Living Oprah: My One-Year Experiment to Live as TV’s Most Influential Guru Advises by Robyn Okrant. I read this memoir at the end of August/beginning of September 2015 and wrote the review shortly after finishing the book.
I bought this book for $1 at the Dollar Tree. Score!
I don’t remember hearing about Robyn Okrant’s life experiment in 2008 when she was actually living Oprah. In fact, I don’t recall having ever heard about Okrant’s experiment or the book she wrote about it. So I came to this memoir with no preconceived notions. (That happens so seldom, but I love it when it does.)
So for any other latecomers to this book, the premise is that for an entire calendar year, whatever Oprah said her audience needed to do (via her television show, O magazine, or the official Oprah website), Okrant did. When Oprah said every woman needs a crisp white shirt, dark jeans, and leopard print shoes, Okrant bought those articles of clothing and wore them (as shown on the photo on the book jacket). Okrant turned to Oprah resources for makeup tips and recipes. Okrant decluttered and decorated her home according to the word of Oprah. When Oprah said, “Watch this movie” or “Read this book,” Okrant did it.
Okrant kept meticulous records of the time and money she spent living Oprah. (Her monthly spread sheet information is included in the book.) All told, Okrant spent just shy of 1,203 hours and $4,782 living Oprah in 2008.
(When Okrant started her project, she was blogging about it. The book deal came later.)
Overall, liked this book very much. I found the whole “walk[ing] the walk of the Queen of Talk” premise fascinating. I’ve never been a huge Oprah fan, although of course, I am aware of the phenomenon that is Oprah. If I ever sat down and watched an entire episode of her show, it was in the last century. I have read a few (thrift store purchased) issues of O magazine (but Oprah’s favorite things are all out of my price range). I was really interested to find out what sorts of things Oprah might tell people (women, mostly) they should do.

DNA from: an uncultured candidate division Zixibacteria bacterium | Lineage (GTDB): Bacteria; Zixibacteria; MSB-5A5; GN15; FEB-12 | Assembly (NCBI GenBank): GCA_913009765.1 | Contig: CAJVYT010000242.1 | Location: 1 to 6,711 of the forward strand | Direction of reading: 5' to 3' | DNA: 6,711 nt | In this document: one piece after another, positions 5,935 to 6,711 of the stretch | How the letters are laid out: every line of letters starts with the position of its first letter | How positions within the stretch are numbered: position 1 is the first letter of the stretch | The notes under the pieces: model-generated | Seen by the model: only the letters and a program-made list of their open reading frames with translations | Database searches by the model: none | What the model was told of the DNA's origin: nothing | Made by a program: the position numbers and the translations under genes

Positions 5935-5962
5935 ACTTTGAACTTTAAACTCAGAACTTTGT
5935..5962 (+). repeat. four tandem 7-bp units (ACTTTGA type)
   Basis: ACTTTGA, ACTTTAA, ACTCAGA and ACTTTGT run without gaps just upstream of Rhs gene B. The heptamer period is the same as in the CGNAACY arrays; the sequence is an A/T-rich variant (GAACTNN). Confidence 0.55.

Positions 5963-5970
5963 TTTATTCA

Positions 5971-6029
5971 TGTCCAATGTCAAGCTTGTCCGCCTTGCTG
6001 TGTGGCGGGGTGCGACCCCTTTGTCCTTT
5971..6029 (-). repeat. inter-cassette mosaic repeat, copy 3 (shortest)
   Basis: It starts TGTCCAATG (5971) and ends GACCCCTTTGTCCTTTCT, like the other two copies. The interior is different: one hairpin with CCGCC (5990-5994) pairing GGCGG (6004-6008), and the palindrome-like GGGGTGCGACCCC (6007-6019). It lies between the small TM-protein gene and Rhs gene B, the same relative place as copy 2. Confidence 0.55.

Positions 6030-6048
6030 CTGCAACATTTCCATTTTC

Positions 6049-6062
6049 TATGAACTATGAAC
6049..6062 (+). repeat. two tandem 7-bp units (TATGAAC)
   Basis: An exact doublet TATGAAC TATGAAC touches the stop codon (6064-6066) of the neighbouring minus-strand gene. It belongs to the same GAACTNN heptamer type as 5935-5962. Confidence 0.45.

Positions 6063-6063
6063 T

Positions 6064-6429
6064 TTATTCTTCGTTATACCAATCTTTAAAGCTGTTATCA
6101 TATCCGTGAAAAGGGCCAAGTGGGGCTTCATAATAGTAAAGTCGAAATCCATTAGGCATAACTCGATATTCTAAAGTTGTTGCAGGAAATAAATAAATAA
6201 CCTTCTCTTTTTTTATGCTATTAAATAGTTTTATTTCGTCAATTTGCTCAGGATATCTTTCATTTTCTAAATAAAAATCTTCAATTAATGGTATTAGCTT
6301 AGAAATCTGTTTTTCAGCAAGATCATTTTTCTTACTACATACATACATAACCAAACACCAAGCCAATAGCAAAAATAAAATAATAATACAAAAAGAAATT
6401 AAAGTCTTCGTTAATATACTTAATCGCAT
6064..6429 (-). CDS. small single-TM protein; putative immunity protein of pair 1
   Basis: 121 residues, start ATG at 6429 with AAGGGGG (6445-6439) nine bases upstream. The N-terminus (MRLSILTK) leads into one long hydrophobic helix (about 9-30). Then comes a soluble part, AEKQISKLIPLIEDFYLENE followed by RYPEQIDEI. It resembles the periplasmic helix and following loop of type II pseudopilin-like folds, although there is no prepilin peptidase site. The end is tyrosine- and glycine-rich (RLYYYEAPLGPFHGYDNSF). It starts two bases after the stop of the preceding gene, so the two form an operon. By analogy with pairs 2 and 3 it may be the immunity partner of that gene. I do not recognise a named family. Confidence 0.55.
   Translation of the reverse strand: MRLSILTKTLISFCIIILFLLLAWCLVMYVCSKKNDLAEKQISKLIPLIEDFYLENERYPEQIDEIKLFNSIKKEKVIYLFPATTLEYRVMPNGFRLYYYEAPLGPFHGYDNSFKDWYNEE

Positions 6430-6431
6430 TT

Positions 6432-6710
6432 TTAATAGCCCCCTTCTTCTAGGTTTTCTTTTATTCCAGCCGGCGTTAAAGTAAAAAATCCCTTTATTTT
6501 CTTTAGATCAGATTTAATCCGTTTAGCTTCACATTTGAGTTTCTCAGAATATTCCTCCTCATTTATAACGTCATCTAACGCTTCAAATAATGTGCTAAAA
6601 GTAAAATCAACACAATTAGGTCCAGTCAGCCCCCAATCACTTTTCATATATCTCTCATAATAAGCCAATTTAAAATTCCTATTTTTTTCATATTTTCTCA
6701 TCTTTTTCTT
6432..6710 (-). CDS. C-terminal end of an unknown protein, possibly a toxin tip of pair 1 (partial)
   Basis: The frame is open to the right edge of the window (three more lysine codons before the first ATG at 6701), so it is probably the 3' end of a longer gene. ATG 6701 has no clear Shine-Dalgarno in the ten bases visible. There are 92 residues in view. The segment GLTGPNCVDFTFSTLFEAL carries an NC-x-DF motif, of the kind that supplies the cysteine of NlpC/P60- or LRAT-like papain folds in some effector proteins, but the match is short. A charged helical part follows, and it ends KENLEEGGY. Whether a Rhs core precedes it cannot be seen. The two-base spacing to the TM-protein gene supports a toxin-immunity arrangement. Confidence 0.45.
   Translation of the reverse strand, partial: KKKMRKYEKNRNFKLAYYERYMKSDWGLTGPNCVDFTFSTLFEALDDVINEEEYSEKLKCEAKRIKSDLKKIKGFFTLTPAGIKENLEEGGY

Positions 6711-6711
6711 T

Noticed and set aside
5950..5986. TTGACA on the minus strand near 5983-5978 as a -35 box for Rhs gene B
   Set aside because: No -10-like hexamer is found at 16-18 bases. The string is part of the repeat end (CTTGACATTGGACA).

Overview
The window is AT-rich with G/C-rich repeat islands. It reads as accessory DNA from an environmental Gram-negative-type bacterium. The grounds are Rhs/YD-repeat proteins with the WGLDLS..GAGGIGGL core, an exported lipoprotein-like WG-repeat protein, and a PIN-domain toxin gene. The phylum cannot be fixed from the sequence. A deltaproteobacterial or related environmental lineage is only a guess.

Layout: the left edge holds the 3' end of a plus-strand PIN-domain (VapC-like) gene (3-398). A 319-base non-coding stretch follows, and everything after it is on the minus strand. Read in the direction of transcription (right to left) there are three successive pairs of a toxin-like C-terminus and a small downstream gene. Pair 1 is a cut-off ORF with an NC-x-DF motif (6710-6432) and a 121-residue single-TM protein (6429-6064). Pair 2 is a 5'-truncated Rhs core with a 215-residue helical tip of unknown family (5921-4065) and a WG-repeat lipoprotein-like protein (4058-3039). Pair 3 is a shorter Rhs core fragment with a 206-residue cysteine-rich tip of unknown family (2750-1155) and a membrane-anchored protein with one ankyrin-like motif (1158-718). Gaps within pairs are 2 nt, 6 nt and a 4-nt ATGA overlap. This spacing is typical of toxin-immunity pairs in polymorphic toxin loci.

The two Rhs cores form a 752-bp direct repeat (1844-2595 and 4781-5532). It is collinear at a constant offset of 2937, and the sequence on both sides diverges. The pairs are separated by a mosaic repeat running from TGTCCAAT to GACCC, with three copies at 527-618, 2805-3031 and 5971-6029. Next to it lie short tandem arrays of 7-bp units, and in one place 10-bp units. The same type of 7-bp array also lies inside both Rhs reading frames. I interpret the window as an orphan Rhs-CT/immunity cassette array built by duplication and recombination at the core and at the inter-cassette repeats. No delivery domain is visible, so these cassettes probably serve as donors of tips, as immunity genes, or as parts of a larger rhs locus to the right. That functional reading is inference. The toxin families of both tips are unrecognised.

The part of Okrant’s writing here I liked the least was her super corny joking and the way she usually felt the need to point out she had just made a corny joke, which came across to me as a written version of her elbow jabbing me in the ribs, letting me know I should be laughing. Thankfully, as the book progressed, there was less of this sort of joking and less of Okrant’s (written) elbow in my ribs. By the end of the book, I had laughed spontaneously and out loud at several truly funny cracks Okrant made (one of which was referring to Oprah as her own personal Chicken Little).
I first started liking Okrant (as a writer and a person) when she got real about her scoliosis. In my eyes, this personal sharing (in a highly personal book) made Okrant seem like not some whiny, busy, “broke” grad student I couldn’t relate to, but a like a real person.
The parts of this book I liked the best were the times Okrant critiqued the dissonance between the messages Oprah gave her audience. Why does Oprah sign the Best Life Challenge contract, then let herself be shown on TV a few days later eating a decadent ice cream treat? Why does Oprah tell her audience it’s what’s inside that counts, then tells them they need to buy specific clothes and have those clothes tailored to fit perfectly? Yes, I loved the critiques and analysis, and Okrant was up for the task.
I am envious of Okrant for picking a topic that was certainly hot at the time, figuring out a project she could carry out related to the topic, writing herself a blog on the topic, then getting a book deal out of the experiment. Good for her! I wish I could pull of something like that.
I would like to read more books by Robyn Okrant. Another memoir (maybe about her life with scoliosis) would be fine, but I’d dig some nonfiction. More analysis, more critique, please Ms. Okrant.